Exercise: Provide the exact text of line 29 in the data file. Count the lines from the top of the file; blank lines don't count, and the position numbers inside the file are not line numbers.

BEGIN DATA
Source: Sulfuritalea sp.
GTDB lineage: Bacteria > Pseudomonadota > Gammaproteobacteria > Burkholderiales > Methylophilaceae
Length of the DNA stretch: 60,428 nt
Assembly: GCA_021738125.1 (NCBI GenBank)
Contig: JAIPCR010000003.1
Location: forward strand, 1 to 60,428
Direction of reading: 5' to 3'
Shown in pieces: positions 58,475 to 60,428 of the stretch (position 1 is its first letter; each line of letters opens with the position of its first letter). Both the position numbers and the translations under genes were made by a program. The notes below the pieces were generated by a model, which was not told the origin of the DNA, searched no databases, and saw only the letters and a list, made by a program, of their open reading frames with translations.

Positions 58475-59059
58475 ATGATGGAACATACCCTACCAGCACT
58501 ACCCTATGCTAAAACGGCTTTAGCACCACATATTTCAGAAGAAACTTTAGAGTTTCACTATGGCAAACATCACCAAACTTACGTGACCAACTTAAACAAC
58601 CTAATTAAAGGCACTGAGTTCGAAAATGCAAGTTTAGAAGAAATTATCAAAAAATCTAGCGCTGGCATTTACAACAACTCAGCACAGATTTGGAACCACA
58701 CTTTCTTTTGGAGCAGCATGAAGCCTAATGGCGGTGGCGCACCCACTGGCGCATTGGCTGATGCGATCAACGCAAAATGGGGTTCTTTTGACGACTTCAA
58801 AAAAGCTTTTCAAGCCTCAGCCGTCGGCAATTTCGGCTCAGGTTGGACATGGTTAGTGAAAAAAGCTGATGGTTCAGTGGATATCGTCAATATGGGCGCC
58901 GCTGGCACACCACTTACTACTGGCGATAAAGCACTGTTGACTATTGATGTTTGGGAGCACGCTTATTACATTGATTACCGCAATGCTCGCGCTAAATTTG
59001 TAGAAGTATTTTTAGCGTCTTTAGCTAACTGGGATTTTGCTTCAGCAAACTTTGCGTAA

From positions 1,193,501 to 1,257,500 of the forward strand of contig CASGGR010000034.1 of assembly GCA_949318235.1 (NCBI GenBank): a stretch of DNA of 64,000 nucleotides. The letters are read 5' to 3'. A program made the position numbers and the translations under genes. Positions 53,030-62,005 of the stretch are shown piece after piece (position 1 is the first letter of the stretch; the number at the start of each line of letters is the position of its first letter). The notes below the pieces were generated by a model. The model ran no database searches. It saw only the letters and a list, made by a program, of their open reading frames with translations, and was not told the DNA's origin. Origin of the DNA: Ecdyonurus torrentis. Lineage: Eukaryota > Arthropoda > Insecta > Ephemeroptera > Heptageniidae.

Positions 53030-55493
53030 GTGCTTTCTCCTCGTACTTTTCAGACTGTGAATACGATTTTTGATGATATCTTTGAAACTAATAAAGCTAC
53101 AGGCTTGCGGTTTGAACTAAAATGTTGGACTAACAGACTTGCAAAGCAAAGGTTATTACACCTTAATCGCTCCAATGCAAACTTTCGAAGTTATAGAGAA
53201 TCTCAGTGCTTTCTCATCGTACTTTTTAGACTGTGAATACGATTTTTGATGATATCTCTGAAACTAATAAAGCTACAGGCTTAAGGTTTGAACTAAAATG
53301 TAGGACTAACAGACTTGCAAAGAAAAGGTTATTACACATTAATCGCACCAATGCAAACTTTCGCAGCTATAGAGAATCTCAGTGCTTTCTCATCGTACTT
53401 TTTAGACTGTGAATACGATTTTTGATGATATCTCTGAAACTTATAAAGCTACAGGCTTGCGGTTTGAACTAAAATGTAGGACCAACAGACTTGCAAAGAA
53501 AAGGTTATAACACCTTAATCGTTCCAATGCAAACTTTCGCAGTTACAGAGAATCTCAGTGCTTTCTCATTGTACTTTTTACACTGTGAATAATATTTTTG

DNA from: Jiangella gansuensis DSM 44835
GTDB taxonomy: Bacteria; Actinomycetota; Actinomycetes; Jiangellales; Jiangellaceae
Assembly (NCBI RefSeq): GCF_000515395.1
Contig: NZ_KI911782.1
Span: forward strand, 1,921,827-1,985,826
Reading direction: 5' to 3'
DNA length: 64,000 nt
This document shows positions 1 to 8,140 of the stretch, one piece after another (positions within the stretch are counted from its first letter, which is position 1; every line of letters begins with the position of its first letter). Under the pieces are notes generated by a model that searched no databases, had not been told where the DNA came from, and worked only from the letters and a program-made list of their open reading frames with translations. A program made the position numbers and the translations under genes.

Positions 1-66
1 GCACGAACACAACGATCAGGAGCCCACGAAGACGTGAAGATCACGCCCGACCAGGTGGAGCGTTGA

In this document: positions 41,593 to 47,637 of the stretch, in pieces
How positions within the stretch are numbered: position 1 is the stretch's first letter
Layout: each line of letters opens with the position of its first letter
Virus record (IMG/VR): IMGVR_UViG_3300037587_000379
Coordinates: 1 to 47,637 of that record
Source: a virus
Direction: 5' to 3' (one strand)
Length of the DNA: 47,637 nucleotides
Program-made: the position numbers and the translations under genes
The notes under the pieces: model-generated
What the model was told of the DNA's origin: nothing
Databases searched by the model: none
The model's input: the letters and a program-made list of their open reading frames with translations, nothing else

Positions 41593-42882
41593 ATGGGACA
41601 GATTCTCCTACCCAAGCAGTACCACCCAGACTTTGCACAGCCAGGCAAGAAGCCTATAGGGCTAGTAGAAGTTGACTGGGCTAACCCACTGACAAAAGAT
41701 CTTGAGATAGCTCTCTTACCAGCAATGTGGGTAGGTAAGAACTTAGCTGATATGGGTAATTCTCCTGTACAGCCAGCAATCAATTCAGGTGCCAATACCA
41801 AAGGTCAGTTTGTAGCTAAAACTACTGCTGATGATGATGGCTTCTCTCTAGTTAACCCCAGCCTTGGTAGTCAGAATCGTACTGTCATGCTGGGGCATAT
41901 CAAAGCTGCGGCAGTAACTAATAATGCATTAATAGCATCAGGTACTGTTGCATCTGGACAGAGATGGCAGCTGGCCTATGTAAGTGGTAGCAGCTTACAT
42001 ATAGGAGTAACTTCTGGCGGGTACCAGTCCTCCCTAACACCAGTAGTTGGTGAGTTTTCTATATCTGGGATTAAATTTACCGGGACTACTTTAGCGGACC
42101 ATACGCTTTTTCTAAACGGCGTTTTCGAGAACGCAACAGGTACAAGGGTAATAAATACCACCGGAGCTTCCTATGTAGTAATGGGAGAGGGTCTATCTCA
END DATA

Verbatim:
Span: forward strand, 1,921,827-1,985,826